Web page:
Bidders line up for LP featuring Chet Atkins and his brother, Jim

Sure, The Beatles own 30 percent of this Top 10 countdown. But that doesn't limit variety. We've got alt-rock, country jazz, classical, Italian psych and rock.
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By Susan Sliwicki

You might think with The Beatles capturing three of the spots in our Top 10 that this countdown might lack a lot of variety. Not so, my friends. We’ve also got big-ticket alt-rock demo tapes, a ska rarity on colored vinyl, a box full of Mozart, Italian psychedlia with naked band members pictured on the cover and a tag-team “country jazz” recording featuring guitarist Chet Atkins and his brother, Jim.

10. $5,497.17 — The Beatles, “Love Me Do”/“P.S. I Love You,” 45 RPM demo. Launching the Fab Four toward the band’s Market Watch hat trick this edition is a perennial favorite of collectors: Parlophone 4949, of which only 250 copies are believed to have been pressed. This one, which drew 24 bids, earned a vinyl play grade of Excellent Plus, but does have “lots of small light scratches but nothing deep and no scuffs,” the seller wrote. The single is accompanied by an “OK condition” generic Parlophone paper sleeve that shows some fading and a small tear running from the center. A previous Market Watch entry featured an EX-condition copy complete with an EMI Top Pop sleeve that sold for $17,234.97.

The Beatles P.S. I Love You Love Me Do promo 45

9. $5,801.76 — The Beatles, “Please Please Me,” mono LP. This seller describes this U.K. first-pressing copy of PMC 1202 as “immaculate,” then backtracks. Apparently, there is a 10 mm ‘feelable’ scratch on the vinyl (of which 3 mm is on the playing surface) and a 1 cm scuff on the final track of Side Two. “Aside from those two blemishes, both sides are unmarked and would grade as ‘NEAR MINT,’“ the seller writes before assigning a final “sound quality” grade of Excellent Plus. Sorry, sellers, but close only counts in horseshoes and hand grenades. Forty-seven bids were exchanged before the auction ended.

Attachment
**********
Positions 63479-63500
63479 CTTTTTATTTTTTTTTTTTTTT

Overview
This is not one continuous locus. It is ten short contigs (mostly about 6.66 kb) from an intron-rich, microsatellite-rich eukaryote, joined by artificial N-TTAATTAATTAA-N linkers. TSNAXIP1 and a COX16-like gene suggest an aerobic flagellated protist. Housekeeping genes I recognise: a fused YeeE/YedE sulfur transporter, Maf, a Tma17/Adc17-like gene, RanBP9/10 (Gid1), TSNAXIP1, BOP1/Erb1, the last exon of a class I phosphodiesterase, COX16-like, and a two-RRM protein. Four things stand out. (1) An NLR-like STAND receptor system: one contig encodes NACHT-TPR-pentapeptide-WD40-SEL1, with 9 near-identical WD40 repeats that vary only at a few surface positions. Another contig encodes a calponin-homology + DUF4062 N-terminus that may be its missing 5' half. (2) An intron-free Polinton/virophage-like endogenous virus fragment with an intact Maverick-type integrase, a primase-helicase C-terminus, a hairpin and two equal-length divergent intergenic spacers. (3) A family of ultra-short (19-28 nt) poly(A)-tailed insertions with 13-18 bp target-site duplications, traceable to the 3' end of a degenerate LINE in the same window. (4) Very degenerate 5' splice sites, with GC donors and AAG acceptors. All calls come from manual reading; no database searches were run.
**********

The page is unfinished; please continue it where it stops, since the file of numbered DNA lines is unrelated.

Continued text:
The Beatles Please Please Me

8. $5,880.73 — Led Zeppelin, “Led Zeppelin I,” LP. If you like your “Led Zeppelin I” album covers with zippy turquoise lettering instead of the standard orange, this is the lot for you. Blessed with jet-black, mirror-like vinyl and an EX+/Mint- condition cover, this U.K. first pressing of Atlantic 588171 also features the original, Mint-condition poly-lined inner sleeve that warns “Plastic Bags Can Be Dangerous.” The record drew 58 bids.

Led Zeppelin U.K. first pressing

7. $5,877.89 — Alton Ellis and The Ska-Talites, “Mouth A Massey”/“Ska Beat,” red vinyl 45 RPM single. “A truly phenomenal release from the heyday of ska and one of the most glorious moments of Alton Ellis,” the seller writes of this copy of WIRL 135 on the Pat’s Record label. “Only a chosen few have an original press of ‘Mouth A Massey’ in their collection. I have never seen it on red vinyl. Incredibly rare and in perfect condition.” The record, which is believed to have been pressed in 1965, graded NM. Nine bids were exchanged before the auction ended.

Alton Ellis and the Ska-Talites Mouth A Massey